I am installing Active Directory Lightweight Directory Services (AD LDS, aka ADAM) on a Windows 2012 vm. After finally getting the configuration of the directory and synchronization handled, I am now running into an interesting problem. I have researched online for hours already, and I could use some expert advice.

When I use "Network Service" account as the service account for my LDS instance, I cannot initiate a connection on the SSL port (which I left as the default of 636) at all. We can make connections to the non-SSL port of 389. The same occurs for the domain service account "ADLDSSRVC."

When I use my personal domain credentials as the service account, we can use non-SSL connections on the non-SSL port and SSL connections on the SSL port. On the SSL connection, we can then bind to the LDS using the AD DS accounts via proxy bind redirection. My domain account has local admin rights on the host.

Do I need to make the domain service account, "ADLDSSRVC" a local admin? My boss wants to do this only as a last resort if I can't give it just the permissions I need. More specifically, I would like to know, if it's possible, what permissions the service account needs so that I can make SSL ldap connections to my AD LDS instance. A Technet article indicates that the ADLDS service account needs create, read, and modify access to %ProgramFiles%\Microsoft ADAM\instancename\data, but that didn't seem to make a difference for opening up port 636.

Blog.uvm.edu tells to do the following: Open the AD Users and Computers tool, locate the computer object on which you installed the Instance. Give the LDS service account “create all child objects” to the computer object. I'm not a domain admin, so I can't do that. Is that basically the same as making the service account a local admin?


This sounds to me like a case of the AD LDS service not being able to access the certificate it needs to set up LDAPS, when you set AD LDS to use a service account that does not have permissions to use the Local Machine\Personal certificate store.

From a Microsoft KB:

For AD LDS, put certificates into the Personal certificate store for the service that corresponds to the AD LDS instance instead of for the NTDS service.

So use MMC and add the certificates snap-in. Choose "Service Account" as the certificate store to view and choose the AD LDS service installed on that computer. Your SSL certificate needs to be installed there.

  • Thanks for the quick reply! I've never been in this MMC snapin before, and I never generated or installed any certificates at all, so what certificate do I use? I exported the one (built-in?) from "Local computer\Personal\Certificates\" and imported it to "ADAM_lds01\Personal\Certificates" and restarted the service, but that didn't enable 636. – bgStack15 Apr 24 '14 at 15:07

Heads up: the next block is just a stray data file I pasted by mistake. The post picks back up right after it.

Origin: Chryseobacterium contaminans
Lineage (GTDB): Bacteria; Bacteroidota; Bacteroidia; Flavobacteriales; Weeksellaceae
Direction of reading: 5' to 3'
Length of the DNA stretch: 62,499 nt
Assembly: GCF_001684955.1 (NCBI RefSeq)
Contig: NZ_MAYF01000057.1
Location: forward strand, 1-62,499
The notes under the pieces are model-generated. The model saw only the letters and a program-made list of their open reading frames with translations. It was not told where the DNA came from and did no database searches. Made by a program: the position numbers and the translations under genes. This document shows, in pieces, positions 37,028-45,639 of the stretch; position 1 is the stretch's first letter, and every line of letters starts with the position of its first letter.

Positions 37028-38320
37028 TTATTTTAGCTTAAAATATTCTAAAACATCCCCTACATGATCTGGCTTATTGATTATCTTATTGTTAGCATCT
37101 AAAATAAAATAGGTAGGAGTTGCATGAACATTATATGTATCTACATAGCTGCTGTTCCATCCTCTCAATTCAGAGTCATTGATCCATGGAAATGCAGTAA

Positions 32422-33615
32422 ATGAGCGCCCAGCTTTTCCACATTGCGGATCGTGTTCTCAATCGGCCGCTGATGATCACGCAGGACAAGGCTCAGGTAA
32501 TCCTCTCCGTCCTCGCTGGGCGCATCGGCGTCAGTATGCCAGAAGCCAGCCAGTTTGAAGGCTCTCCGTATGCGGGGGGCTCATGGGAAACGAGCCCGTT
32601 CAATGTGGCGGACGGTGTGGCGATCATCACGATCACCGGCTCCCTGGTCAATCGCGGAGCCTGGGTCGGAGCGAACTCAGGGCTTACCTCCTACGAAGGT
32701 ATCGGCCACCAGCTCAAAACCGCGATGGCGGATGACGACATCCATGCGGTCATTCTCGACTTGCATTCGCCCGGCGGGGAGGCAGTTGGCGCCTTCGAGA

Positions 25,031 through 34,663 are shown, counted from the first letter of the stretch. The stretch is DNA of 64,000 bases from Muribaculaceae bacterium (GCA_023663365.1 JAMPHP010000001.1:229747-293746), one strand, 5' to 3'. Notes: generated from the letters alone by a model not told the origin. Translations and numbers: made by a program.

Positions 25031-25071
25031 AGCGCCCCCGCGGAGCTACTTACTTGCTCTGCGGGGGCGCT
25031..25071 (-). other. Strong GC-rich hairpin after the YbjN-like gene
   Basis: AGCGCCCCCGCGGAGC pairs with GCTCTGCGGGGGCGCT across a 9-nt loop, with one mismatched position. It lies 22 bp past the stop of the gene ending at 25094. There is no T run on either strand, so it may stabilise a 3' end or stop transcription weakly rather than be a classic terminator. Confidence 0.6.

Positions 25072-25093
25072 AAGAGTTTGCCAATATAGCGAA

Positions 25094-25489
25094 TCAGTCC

Building off of Ryan Ries's answer, here is how I solved the issue without making "domain\adldssrvc" an admin account:

Give service account permissions to Local Computer certificates

Open the certificate store by running mmc and adding the Certificate snap-in for the local computer.

Certificate store

Right-click the certificate in Certificates (Local Computer)\Personal\Certificates\ and select All Tasks\Manage Private Keys.

Context Menu for Certificate

This pulls up a normal-looking permissions screen. Just add the appropriate user and give it full control of these private keys.

Permissions for Private Keys

Remember to reset the LDS service after making this change! (services.msc)


Please refer to this post


I have done by configuring Enterprise CA first and then using guidance at this page


in the following order

  1. Publishing a Certificate that Supports Server Authentication

    At point 5 of this step that is

    "5. On the Duplicate Template dialog box, leave the default selected Windows Server 2003 Enterprise selected and then click OK."

    Carefully select your relevant OS, tutorial saying leave it default but I was using Windows Server 2012 r2, So I choose the one I was using. Choose your relevant OS.

  2. Exporting the LDAPS Certificate and Importing for use with AD DS

  3. Verifying an LDAPS connection

Why should I need ADLDS connection over SSL?

Because I want the user to change his/her ADLDS password, Non-SSL connection using PrincipalContext was not allowing me to do this. So now I am using the following code, with the help and Grace of Allah Almighty Allhumdullilah it's working like a charm.

PrincipalContext pc = new PrincipalContext(
                    ContextOptions.SimpleBind | ContextOptions.SecureSocketLayer,

bool IsUserValidated = pc.ValidateCredentials(
                    ContextOptions.SimpleBind | ContextOptions.SecureSocketLayer);

            if (IsUserValidated)
                UserPrincipal up = UserPrincipal.FindByIdentity(

                up.ChangePassword("UserOldPassword", "UserNewPassword");

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